What is Private Medical Insurance
Most UK residents are entitled to free healthcare from the NHS. Health insurance pays all – or some – of your medical bills if you’re treated privately. It gives you a choice in the level of care you get and how and when it is provided.
You don’t have to take out private medical insurance – but if you don’t want to use the NHS, you might find it hard to pay for private treatment without insurance, especially for serious conditions. Like all insurance, the cover you get from private medical insurance depends on the policy you buy.
Basic private medical insurance usually picks up the costs of most in-patient treatments (tests and surgery) and day-care surgery. Some policies extend to out-patient treatments (such as specialists and consultants) and might pay you a small fixed amount for each night you spend in an NHS hospital.
Your healthcare insurance usually won’t cover private treatment for:
- Organ transplants
- Injuries relating to dangerous
- Pre-existing medical conditions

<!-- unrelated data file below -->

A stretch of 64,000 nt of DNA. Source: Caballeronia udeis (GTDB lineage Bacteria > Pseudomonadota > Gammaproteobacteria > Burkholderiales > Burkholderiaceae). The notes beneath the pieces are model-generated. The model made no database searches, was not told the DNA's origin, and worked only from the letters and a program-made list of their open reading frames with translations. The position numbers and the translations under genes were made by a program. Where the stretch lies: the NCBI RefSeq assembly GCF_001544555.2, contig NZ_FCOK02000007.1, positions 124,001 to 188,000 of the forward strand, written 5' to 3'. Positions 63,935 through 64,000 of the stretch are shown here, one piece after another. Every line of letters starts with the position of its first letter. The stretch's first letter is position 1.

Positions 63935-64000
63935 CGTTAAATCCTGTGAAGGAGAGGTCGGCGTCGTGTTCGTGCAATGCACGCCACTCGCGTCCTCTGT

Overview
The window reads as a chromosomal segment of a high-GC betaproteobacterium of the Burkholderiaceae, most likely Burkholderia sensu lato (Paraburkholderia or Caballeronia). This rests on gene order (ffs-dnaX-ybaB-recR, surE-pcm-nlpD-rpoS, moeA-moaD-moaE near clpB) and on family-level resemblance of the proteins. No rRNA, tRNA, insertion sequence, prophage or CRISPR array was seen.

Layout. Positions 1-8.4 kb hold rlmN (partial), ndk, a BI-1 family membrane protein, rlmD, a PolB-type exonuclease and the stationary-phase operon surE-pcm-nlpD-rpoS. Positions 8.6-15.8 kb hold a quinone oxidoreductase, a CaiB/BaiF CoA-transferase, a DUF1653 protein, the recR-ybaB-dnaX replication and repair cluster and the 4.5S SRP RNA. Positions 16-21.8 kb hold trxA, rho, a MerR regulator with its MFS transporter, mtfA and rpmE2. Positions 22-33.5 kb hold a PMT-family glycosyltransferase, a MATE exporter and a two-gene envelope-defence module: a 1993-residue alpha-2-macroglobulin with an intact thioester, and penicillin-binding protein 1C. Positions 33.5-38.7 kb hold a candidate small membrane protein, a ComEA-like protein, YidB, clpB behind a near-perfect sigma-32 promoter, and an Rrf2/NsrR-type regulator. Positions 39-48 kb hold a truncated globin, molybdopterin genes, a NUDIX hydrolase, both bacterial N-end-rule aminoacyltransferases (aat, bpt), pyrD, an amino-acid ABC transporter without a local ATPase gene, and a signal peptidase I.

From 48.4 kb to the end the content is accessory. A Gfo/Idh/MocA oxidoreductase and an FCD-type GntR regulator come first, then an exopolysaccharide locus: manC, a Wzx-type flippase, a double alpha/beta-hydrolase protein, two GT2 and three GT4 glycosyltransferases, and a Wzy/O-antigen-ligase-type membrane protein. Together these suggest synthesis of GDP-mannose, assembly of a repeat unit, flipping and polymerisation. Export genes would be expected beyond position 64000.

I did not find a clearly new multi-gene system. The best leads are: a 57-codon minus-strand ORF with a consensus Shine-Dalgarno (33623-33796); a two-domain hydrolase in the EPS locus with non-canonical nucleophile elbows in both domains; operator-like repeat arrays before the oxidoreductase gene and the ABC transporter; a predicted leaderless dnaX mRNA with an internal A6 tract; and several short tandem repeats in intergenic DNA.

- Normal pregnancy and childbirth costs
- Cosmetic surgery to improve your appearance
- Injuries relating to dangerous sports or arising from war or war-like hostilities
- Chronic illnesses such as HIV/AIDs-related illnesses, diabetes, epilepsy, hypertension and related illnesses
You might be able to choose a policy which covers mental health, depression and sports injuries but these aren’t always covered. NHS patients who need treatment in hospital wait an average of 8.1 weeks. Only 1 in 10 waits longer than 18 weeks.
Source: Department of Health data from January 2012
Private Medical Insurance Q&As
Chronic conditions are considered as incurable so are normally covered on the NHS such as diabetes, so insurers do not normally cover these
Yes. Premiums do normally go up with age and the things that may affect your premiums are things like your claim history and your insurer
Yes. We can tailor plans to suit your needs and budget. They do have extra options you can include or exclude to fit your budget
Insurers have a standard list of exclusions and typically they can be things like, war, riots, HIV/Aids, or self-inflicted ailments.
No. Private health insurance will not cover your existing conditions straight away. You may have to wait typically two years before the pre-existing conditions will then be covered depending on what the condition is and whether you meet other certain criteria.
Private Medical Insurance sometimes called Private Health Insurance is designed to cover medical expenses incurred because of accident or illness. It covers the costs for medical treatment at private clinics and hospitals compared to the National Health Service.
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